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Fuzzy System Overview 12 When making inferences, we want to clump the continuous numerical values into sets Unlike Boolean logic, fuzzy logic uses fuzzy sets rather than crisp sets to determine the membership of a variable This allows values to have a degree of membership with a set, which denotes the extent to which a proposition is true The membership function may be triangular, trapezoidal, Gaussian or any other shape

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Fuzzification 13 To apply fuzzy inference, we need our input to be in linguistic values These linguistic values are represented by the degree of membership in the fuzzy sets The process of translating the measured numerical values into fuzzy linguistic values is called fuzzification In other words, fuzzification is where membership functions are applied, and the degree of membership is determined

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Membership Functions 14 There are largely three types of fuzzifiers: singleton fuzzifier, Gaussian fuzzifier, and trapezoidal or triangular fuzzifier GaussianTrapezoidal

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Defuzzification 15 Defuzzification is the process of producing a quantifiable result in fuzzy logic The fuzzy inference will output a fuzzy result, described in terms of degrees of membership of the fuzzy sets Defuzzification interprets the membership degrees in the fuzzy sets into a specific action or real-value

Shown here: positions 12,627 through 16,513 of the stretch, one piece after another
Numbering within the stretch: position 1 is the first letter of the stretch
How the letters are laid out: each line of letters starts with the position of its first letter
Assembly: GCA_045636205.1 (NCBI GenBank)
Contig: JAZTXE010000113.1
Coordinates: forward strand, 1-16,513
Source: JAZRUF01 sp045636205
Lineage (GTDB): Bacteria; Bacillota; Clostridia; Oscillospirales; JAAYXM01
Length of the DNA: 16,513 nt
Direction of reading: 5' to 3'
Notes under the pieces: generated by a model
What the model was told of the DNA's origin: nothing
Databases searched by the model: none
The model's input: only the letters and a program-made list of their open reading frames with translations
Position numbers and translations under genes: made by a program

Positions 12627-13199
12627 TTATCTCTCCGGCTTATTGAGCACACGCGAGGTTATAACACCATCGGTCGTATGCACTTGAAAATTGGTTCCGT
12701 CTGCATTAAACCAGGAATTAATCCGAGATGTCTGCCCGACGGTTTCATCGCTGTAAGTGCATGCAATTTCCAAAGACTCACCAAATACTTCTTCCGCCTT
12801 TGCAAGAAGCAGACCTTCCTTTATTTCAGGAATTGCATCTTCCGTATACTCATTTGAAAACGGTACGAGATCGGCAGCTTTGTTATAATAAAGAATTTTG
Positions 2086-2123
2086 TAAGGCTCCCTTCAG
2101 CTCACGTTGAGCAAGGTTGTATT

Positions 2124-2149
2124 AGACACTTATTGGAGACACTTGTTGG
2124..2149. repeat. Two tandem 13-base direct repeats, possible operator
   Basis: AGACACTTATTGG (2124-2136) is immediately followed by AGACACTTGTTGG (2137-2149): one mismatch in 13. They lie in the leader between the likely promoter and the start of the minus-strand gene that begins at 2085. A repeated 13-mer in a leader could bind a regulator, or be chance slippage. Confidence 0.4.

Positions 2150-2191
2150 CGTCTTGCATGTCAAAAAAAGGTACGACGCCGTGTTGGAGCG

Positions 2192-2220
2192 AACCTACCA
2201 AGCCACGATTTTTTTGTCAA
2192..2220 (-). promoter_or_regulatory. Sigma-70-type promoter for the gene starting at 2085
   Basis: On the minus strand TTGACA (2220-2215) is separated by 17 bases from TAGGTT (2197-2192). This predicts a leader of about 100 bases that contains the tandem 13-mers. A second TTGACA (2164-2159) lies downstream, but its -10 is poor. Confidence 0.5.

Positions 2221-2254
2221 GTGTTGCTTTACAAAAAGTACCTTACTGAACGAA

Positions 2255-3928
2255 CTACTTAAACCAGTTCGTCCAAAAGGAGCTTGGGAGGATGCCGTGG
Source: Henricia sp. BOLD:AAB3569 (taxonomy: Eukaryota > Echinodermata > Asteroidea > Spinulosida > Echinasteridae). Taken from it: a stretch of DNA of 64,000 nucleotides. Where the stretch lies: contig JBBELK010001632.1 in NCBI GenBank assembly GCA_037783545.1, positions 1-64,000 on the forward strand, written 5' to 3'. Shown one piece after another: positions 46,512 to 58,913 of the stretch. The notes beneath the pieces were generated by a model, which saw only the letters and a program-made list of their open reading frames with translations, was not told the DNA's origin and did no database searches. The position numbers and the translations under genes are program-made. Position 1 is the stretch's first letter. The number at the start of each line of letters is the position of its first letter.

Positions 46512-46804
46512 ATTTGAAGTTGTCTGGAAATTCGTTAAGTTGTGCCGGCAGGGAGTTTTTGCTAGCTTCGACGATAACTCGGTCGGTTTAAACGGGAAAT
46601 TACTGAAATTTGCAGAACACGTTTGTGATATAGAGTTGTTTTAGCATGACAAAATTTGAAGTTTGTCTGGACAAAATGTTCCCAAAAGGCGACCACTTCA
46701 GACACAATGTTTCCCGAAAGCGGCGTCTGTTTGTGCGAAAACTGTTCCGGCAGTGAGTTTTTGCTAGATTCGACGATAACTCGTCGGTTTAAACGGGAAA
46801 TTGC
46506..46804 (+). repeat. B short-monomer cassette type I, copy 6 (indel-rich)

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Methods of Defuzzification 16 There are many methods for defuzzification One of the more common types of defuzzification technique is the maximum defuzzification techniques. These select the output with the highest membership function They include: First of maximum Middle of maximum Last of maximum Mean of maxima Random choice of maximum

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Methods of Defuzzification 17 Given the fuzzy output: The first of maximum, middle of maximum, and last of maximum would be -2, -5, and -8 respectively as seen in the diagram The mean would give the same result as middle unless there is more than one plateau with the maximum value Image Source: logic/examples.html?file=/products/demos/shipping/fuzzy/defuzzdm.html

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Methods of Defuzzification 18 Two other common methods are: Centre of gravity: Calculates the centre of gravity for the area under the curve Bisector method: Finds the value where the area on one side of that value is equal to the area on the other side Image Source: logic/examples.html?file=/products/demos/shipping/fuzzy/defuzzdm.html